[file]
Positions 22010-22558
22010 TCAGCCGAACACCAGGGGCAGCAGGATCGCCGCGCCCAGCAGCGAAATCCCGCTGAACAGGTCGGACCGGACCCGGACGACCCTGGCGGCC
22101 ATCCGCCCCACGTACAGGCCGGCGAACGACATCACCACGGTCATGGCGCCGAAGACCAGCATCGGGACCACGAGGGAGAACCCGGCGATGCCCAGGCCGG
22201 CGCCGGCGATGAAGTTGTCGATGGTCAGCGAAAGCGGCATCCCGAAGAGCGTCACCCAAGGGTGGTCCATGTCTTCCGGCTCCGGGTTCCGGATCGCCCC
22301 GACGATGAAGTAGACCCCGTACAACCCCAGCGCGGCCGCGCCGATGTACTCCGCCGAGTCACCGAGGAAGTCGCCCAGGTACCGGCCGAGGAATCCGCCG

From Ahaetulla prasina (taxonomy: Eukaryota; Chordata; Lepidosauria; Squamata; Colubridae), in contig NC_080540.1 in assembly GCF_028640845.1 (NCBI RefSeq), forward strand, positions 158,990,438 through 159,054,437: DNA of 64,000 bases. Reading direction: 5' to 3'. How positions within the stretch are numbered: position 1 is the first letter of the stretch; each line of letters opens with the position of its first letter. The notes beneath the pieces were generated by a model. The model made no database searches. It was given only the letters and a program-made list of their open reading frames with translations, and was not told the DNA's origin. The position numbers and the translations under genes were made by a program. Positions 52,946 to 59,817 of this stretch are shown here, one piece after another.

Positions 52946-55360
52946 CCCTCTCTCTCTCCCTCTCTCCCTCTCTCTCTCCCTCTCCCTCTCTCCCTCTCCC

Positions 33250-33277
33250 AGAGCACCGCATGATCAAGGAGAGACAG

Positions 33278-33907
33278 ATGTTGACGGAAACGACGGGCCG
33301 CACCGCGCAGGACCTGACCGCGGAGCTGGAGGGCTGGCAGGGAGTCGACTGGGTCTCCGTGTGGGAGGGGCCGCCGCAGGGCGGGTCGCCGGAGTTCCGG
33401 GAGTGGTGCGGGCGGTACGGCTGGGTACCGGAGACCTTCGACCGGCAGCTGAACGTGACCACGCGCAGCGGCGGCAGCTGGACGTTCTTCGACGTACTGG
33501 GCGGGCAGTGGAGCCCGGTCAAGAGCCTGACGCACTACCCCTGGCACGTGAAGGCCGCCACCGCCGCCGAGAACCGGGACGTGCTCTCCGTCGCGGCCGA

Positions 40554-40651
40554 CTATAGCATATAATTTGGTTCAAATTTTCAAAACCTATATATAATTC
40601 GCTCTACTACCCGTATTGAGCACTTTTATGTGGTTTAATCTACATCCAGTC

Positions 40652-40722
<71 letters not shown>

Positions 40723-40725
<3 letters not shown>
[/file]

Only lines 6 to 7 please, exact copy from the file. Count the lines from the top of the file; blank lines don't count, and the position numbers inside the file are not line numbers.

From Ahaetulla prasina (taxonomy: Eukaryota; Chordata; Lepidosauria; Squamata; Colubridae), in contig NC_080540.1 in assembly GCF_028640845.1 (NCBI RefSeq), forward strand, positions 158,990,438 through 159,054,437: DNA of 64,000 bases. Reading direction: 5' to 3'. How positions within the stretch are numbered: position 1 is the first letter of the stretch; each line of letters opens with the position of its first letter. The notes beneath the pieces were generated by a model. The model made no database searches. It was given only the letters and a program-made list of their open reading frames with translations, and was not told the DNA's origin. The position numbers and the translations under genes were made by a program. Positions 52,946 to 59,817 of this stretch are shown here, one piece after another.

Positions 52946-55360